Instinct is not enough.

“We eventually came to understand that ADHD is merely a symptom of ESSENCE (Early Syndromes Eliciting Neurodevelopmental Clinical Examination). Nobody had all the answers, but each one of the specialists we consulted added a piece of the puzzle in explaining my son’s behaviour and provided us with more insight.”

A mother knows … 

When our children are born, we are overwhelmed with the primal instinct to protect them. 

Mothers may differ in expectations and experiences but we all share the mystical conviction that instinct will guide us through the million decision-making processes that child-rearing requires. We are good at detecting when something is ‘different’ about our children. For most mothers however, this is usually where the instinct stops and speculation, worry and fear take over. Instinct gives cause for departure but professional assistance provides a map.

My son was not that much different from other babies and toddlers. Besides the fact that he rarely slept and became quite ‘busy’ when he started walking at the age of 10 months, he behaved within the norms of our peer group’s children. 

Slowly but surely, small behavioural snags started to develop as he grew older. Sensitivity and awareness of surroundings turned into over-sensitivity. Other times, even things like bad weather or animal sounds would cause severe anxiety for him. 

During the first term of his grade one year we were called in. 

He’s very fidgety and disruptive. He cannot concentrate for even short periods of time. 

We started the process of doing all the necessary tests and evaluations. The result? ADHD…Not a big surprise.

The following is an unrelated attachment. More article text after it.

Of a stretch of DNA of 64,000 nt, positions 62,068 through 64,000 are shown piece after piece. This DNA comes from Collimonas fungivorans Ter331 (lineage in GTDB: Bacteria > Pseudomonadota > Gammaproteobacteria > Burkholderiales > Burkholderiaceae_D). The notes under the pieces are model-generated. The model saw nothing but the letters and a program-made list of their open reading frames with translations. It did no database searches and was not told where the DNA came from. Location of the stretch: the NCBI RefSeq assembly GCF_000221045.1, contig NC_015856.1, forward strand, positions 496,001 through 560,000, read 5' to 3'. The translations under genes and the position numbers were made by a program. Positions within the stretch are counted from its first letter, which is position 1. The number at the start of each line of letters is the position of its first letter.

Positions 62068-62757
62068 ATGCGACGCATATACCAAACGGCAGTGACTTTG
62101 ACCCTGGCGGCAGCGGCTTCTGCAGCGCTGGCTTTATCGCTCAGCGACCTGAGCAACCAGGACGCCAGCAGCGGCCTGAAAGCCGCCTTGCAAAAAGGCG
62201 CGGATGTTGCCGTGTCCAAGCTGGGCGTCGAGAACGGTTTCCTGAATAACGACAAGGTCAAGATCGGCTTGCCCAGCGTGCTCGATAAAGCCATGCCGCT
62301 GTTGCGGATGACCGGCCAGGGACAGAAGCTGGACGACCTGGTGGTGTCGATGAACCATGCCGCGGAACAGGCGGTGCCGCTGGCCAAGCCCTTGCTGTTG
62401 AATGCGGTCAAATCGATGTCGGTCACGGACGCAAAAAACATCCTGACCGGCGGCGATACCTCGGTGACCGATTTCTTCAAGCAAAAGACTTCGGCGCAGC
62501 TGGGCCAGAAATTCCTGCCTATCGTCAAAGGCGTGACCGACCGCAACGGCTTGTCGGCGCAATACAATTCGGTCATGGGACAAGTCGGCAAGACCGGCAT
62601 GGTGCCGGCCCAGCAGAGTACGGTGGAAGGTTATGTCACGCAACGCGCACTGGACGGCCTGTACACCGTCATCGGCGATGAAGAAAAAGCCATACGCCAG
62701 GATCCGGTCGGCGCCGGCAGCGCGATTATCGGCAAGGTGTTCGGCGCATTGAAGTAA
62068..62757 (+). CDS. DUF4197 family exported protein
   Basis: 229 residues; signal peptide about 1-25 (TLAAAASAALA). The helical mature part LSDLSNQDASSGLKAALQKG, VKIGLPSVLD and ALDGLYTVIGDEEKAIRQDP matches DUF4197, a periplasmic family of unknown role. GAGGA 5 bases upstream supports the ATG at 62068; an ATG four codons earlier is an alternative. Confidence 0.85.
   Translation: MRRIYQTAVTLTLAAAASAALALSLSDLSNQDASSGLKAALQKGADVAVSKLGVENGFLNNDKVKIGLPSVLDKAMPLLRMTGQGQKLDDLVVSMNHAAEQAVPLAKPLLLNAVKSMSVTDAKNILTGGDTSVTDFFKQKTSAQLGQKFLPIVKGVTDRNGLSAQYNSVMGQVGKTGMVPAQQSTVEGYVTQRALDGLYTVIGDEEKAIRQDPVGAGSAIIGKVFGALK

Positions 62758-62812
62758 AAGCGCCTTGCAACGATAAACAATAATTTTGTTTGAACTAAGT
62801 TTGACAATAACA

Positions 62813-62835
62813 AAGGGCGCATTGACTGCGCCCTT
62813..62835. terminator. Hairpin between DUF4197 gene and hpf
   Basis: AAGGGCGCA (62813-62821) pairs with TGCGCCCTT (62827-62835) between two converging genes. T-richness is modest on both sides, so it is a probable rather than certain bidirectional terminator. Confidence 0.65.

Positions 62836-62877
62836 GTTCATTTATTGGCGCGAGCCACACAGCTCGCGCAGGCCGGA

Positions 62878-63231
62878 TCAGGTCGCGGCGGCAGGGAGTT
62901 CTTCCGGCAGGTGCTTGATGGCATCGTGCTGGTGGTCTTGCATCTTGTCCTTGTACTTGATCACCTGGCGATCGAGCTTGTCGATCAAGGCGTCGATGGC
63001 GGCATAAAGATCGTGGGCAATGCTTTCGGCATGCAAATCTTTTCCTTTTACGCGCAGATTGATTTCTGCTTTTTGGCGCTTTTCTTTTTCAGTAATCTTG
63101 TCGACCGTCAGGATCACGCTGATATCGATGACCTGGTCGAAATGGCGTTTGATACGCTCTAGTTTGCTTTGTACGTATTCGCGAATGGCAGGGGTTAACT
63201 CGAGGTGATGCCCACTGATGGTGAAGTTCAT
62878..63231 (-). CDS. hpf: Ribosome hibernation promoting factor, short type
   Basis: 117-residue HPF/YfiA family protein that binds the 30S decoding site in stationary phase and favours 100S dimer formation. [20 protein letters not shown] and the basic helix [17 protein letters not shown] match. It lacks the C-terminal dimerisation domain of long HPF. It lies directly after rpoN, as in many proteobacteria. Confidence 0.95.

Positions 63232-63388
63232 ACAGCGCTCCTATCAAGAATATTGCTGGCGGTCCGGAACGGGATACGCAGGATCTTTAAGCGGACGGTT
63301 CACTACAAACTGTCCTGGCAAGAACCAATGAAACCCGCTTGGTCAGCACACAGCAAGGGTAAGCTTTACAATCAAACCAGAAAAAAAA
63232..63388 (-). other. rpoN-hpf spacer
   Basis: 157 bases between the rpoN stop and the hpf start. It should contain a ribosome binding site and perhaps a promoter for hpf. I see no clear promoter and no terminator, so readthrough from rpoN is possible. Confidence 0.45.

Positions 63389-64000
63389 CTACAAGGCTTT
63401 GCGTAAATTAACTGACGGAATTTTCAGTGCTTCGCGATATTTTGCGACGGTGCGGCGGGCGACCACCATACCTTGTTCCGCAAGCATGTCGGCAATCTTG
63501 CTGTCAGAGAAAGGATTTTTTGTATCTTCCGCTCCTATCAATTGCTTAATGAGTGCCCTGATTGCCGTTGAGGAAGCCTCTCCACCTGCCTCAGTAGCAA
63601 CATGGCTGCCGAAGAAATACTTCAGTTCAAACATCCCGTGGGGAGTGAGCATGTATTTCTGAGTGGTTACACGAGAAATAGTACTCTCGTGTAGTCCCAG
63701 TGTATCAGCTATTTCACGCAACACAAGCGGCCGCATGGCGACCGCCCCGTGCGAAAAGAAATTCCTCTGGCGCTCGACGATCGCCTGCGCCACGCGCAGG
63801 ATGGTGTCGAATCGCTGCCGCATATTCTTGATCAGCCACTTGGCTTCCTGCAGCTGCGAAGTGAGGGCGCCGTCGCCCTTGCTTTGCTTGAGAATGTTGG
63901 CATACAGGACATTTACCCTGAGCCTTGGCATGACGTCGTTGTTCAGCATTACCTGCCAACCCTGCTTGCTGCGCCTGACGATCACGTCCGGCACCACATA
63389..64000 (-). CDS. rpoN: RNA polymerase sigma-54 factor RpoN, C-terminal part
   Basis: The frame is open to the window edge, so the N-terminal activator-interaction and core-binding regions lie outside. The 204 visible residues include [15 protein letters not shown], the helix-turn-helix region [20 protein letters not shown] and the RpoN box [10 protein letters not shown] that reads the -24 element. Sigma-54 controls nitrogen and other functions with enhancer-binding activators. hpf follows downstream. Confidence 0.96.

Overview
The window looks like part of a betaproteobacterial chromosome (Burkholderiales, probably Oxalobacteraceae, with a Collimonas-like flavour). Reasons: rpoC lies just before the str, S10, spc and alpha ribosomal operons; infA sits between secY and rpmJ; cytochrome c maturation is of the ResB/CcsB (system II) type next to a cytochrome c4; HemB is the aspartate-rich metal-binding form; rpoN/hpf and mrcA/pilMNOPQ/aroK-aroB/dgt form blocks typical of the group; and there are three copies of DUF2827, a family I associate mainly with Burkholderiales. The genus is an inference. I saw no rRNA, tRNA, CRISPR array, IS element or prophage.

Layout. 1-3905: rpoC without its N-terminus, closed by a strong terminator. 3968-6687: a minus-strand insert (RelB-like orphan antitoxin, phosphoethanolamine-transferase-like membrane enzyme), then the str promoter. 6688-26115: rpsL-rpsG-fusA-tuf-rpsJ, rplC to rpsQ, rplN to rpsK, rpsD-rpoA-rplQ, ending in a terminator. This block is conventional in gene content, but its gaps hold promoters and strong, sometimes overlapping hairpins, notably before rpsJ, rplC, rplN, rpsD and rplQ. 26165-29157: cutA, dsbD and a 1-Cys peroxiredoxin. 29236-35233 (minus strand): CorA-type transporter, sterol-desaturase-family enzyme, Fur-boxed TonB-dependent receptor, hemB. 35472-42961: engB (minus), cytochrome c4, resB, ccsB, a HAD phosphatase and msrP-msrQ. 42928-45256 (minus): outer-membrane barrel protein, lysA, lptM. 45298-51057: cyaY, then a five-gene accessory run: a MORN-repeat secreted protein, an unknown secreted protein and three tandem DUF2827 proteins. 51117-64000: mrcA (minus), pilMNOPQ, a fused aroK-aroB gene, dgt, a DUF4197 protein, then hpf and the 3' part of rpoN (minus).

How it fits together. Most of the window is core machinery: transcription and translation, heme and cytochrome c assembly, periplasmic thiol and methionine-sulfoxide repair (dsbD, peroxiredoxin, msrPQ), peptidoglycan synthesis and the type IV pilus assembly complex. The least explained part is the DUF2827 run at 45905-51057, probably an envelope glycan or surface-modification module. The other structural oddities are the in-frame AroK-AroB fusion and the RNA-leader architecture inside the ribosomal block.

Coming from a family of doctors, l was not set against medication when it was due. But when the side effects began to manifest in my primary-school-age son, real concern started to kick in. I couldn’t stand to see my son suffer like this. 

And then there are all the “what if’s”. What if my child is not capable of attending a main-stream school? What if he’s not able to cope on his own with learning and doing homework? What if my child is not OK? 

Difficulties in social interactions started to appear. Not being invited over to friends and to parties confirmed that something else was up. As he grew older it became evident that he was not maturing at the same rate as his peers. He’s sensitive to atmosphere but struggles to interpret how he feels or why, which sometimes leads to inappropriate or akward reactions.

More evaluations (by an educational psychologist as well as a clinical psychologist) brought better insight and more knowledge. 

Eventually we came to understand that ADHD is merely a symptom of  ESSENCE (Early Syndromes Eliciting Neurodevelopmental Clinical Examination). 

Nobody had all the answers, but each one of the specialists we consulted added a piece to the puzzle in explaining my son’s behaviour and provided us with more insight into the problem.

The reports and suggestions made by the respective specialists we’d consulted helped to give my son’s school insight, too, as well as guidance on how to handle him. We were lucky enough that they were understanding and accommodating. 

It is a continuous, rocky journey with good and bad days. I am very involved in helping my son study for tests and with his homework. 

Fear and anxiety about his future and happiness alternate with peace and hope. Every day seems to bring evidence to validate both outcomes. 

Getting answers proved to be as valuable as finding solutions, at the very least in helping us to differentiate between the real problems and “normal” growing pains. 

The field of ESSENCE is still vast and new. And we have a lot to learn. Fortunately, there are people who dedicate their careers to helping ESSENCE children (and their parents) cope and thrive.

My son will be OK… A mother knows.

Educational Psychologist: Ronel Bosch

Clinical Psychologist: Friederike Frank-Schultz